(e) Members of Jacobin Club …servants etc. A large number of Jacobins started wearing long striped trousers similar to those worn by dock workers. This was done to set themselves apart from the nobles who wore knee breeches.
(f) In the summer of 1792, the Jacobins planned an insurrection of Parisians who were angered by the high price of food. The Jacobins stormed the Palace of the Tuileries, massacred the king’s guards and held the king hostage.
(g) Later the Assembly voted to imprison the royal family. Elections were held. From now on all men above the age of 21 years irrespective of their wealth got the right to vote. The newly elected assembly was called the Convention. In 1792 it abolished the monarchy and declared France a republic.
(h) Louis XVI was sentenced to death by a court on charges of treason. He was executed publicly on January 21, 1793 at the Place de la Concorde.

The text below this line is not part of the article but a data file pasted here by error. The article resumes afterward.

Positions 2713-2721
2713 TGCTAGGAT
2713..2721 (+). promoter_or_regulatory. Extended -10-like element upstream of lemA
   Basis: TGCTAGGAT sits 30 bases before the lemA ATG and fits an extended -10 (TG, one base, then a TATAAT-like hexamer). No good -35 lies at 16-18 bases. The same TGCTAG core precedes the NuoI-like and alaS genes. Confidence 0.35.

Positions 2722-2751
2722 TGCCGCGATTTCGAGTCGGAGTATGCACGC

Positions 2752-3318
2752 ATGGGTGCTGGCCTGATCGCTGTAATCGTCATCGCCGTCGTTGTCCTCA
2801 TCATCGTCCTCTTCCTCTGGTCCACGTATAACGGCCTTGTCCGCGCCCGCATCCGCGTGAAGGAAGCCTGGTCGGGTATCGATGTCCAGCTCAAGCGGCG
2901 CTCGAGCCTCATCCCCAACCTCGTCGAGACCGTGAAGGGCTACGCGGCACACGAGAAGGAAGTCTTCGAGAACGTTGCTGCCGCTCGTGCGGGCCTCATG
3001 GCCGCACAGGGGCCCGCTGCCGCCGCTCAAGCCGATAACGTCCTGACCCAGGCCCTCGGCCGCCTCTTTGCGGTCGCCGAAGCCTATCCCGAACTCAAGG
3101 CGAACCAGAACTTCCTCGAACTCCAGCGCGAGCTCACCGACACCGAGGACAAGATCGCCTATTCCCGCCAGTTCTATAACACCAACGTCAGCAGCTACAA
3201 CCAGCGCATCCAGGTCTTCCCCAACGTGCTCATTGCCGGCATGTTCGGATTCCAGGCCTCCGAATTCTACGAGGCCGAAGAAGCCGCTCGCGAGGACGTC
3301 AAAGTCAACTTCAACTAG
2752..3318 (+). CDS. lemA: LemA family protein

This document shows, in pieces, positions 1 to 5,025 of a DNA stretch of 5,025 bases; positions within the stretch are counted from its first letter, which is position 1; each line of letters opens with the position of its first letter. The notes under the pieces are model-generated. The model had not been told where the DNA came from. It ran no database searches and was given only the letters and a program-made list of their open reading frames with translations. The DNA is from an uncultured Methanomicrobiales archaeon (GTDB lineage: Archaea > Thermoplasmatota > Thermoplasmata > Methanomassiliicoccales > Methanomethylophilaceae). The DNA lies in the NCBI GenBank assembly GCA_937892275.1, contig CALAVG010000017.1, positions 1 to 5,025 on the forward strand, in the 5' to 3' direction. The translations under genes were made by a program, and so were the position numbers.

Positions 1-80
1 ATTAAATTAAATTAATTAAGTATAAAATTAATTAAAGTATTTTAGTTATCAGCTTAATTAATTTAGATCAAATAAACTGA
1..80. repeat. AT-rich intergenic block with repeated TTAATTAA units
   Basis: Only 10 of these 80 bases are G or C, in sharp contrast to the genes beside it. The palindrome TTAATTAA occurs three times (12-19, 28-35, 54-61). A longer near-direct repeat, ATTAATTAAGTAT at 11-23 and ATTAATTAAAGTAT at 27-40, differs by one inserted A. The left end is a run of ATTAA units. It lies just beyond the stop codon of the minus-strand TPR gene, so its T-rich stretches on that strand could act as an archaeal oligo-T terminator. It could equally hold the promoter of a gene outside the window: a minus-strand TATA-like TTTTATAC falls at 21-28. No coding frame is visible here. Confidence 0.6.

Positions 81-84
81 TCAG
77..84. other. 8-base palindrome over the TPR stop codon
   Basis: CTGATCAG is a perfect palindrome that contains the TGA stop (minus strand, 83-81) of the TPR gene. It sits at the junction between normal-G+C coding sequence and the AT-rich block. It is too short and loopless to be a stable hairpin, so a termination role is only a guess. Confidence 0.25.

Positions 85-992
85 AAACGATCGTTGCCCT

REIGN OF TERROR
(a) The period from 1793 to 1794 is referred to as the regime of terror. Robespierre followed a policy of severe control and punishment.
(b) All those whom he saw as being “enemies” of the republic-ex-noble and clergy, members of other political parties even members of his own party who did not agree with his method- were arrested, imprisoned.
(c) If the court found them guilty, they were guillotined. Robespierre’s government issued laws placing a maximum ceiling on wages and prices.
(d) Meat and bread were rationed. Peasants were forced to transport their grain to the cities and sell it at prices fixed by the government.
(e) Robespierre pursued his policies so relentlessly that even his supporters began to demand moderation. Finally, he was convicted by a court in July 1794 and sent to the guillotine.

A DIRECTORY RULES FRANCE
(a) The fall of the Jacobin government allowed the wealthier middle class to seize the power. A new constitution was introduced which denied the vote to non-propertied sections of society.
(b) It provided 2 elected legislative councils which later  appointed to a directory (an executive made of 5 members).
(c) The directors often clashed with the legislative council, who then sought to dismiss them.
(d) The political instability of the directory paved the way for the rise of military dictator, Napoleon Bonaparte.

REVOLUTION OF WOMEN